NPS eyes reg changes for subsistence use of animal parts for the arts

The National Park Service is proposing a regulatory change that would allow subsistence users to collect animal parts and plants for use in arts and crafts.

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Using caribou antlers as an example, NPS Alaska spokesman John Quinley says hunting would no longer be the only way to get them.

“If you found caribou antlers that had been shed or from a natural mortality, like a wolf kill, it has not been legal for them to take those antlers,” Quinley said. “And this fixes that sort of strange lineup of existing rules.”

The change is among several NPS proposals out for public comment. Another would limit the types of bait used to attract and kill bears, to natural foods.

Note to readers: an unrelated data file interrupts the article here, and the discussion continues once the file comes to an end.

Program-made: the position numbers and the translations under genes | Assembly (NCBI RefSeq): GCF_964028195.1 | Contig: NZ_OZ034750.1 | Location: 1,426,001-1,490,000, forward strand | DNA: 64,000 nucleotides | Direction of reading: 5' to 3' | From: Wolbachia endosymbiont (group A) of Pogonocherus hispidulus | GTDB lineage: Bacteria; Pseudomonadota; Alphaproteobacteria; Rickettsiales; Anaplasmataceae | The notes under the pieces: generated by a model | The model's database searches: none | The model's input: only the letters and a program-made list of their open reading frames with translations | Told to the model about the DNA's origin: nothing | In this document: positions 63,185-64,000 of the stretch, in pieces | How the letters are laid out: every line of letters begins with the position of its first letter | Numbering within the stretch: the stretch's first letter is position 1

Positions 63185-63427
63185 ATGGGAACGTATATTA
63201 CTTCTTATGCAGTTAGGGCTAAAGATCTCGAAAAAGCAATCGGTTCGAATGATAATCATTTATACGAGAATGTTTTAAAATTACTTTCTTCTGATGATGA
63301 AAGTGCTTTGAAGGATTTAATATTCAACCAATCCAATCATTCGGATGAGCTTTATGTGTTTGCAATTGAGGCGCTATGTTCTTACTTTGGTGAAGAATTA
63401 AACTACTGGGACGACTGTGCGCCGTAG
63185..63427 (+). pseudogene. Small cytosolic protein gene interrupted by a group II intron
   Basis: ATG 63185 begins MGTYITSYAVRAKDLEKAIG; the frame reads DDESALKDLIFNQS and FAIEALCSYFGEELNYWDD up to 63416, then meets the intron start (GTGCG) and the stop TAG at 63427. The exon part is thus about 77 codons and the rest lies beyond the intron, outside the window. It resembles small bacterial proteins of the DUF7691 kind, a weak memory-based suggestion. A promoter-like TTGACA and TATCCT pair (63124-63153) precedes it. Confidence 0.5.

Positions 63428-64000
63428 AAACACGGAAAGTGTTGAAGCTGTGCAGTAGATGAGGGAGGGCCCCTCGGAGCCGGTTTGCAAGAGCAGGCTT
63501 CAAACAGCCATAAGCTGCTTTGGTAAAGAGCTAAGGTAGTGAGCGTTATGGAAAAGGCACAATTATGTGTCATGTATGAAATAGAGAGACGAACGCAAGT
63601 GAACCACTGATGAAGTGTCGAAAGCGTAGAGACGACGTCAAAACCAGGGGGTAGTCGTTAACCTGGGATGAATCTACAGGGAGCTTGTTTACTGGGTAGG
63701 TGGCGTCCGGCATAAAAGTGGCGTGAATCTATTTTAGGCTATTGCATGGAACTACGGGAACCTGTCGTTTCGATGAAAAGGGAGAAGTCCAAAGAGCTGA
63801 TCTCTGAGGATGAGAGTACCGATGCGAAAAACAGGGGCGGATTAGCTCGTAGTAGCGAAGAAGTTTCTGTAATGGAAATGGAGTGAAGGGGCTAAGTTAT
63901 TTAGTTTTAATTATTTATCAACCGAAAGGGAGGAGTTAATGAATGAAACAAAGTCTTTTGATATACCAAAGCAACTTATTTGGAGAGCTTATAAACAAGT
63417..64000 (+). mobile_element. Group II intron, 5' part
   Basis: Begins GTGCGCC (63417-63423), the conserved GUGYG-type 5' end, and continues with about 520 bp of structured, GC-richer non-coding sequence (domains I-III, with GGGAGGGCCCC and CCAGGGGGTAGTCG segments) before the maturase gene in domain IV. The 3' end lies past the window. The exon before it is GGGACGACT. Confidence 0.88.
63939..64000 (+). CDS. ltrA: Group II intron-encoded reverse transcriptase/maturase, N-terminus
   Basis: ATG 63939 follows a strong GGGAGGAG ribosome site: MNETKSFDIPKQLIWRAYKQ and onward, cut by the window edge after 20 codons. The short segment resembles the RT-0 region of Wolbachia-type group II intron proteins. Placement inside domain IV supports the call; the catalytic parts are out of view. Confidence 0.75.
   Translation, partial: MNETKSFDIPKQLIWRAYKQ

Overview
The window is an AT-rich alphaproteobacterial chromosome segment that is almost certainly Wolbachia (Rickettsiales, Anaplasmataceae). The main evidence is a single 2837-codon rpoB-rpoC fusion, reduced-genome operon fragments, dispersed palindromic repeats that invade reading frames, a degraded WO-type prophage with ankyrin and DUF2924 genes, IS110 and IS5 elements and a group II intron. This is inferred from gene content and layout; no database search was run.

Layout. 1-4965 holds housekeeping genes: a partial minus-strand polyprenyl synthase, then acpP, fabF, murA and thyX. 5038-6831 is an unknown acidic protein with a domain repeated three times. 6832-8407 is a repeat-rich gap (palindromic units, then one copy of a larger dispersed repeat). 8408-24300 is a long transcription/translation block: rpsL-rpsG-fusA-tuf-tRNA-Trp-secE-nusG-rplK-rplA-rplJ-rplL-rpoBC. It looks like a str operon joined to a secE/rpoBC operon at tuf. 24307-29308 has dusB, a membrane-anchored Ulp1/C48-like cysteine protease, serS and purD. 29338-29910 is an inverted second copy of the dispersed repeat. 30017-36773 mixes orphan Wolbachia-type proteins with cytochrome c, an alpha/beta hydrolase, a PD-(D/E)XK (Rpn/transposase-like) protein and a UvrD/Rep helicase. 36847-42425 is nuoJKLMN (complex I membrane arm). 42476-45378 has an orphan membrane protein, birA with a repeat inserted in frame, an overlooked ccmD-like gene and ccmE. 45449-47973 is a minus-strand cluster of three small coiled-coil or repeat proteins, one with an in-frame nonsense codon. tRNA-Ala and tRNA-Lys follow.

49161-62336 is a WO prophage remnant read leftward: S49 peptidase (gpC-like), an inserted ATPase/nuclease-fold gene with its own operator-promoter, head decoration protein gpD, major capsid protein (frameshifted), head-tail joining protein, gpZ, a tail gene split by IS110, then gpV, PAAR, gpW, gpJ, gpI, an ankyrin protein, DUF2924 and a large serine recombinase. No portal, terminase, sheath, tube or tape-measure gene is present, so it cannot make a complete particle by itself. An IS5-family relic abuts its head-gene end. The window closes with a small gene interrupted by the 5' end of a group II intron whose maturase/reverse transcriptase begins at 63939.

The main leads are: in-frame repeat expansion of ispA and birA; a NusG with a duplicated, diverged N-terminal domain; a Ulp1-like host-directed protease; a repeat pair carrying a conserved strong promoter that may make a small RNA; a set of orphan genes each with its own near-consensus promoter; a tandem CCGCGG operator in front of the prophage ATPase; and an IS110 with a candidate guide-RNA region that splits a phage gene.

“Fish or wildlife remains and it would eliminate things like dog food and stale bread,” Quinley said.

Quinley says the change is aimed at decreasing likelihood of bears being attracted to human foods. Another proposed regulation would ban collection of living creatures.

“And this stems from a handful of requests from the public to take falcon chicks,” Quinley said. “And that’s an action that’s, under certain circumstances, authorized by the state of Alaska and Fish & Wildlife Service.”

Quinley says the regulation clarifies that although the activity is available to permitted falconers on some state and federal lands, it’s illegal in Alaska’s national parks and preserves.

Public comment on all the proposals is being accepted until April 12th.

Dan Bross is a reporter at KUAC in Fairbanks.

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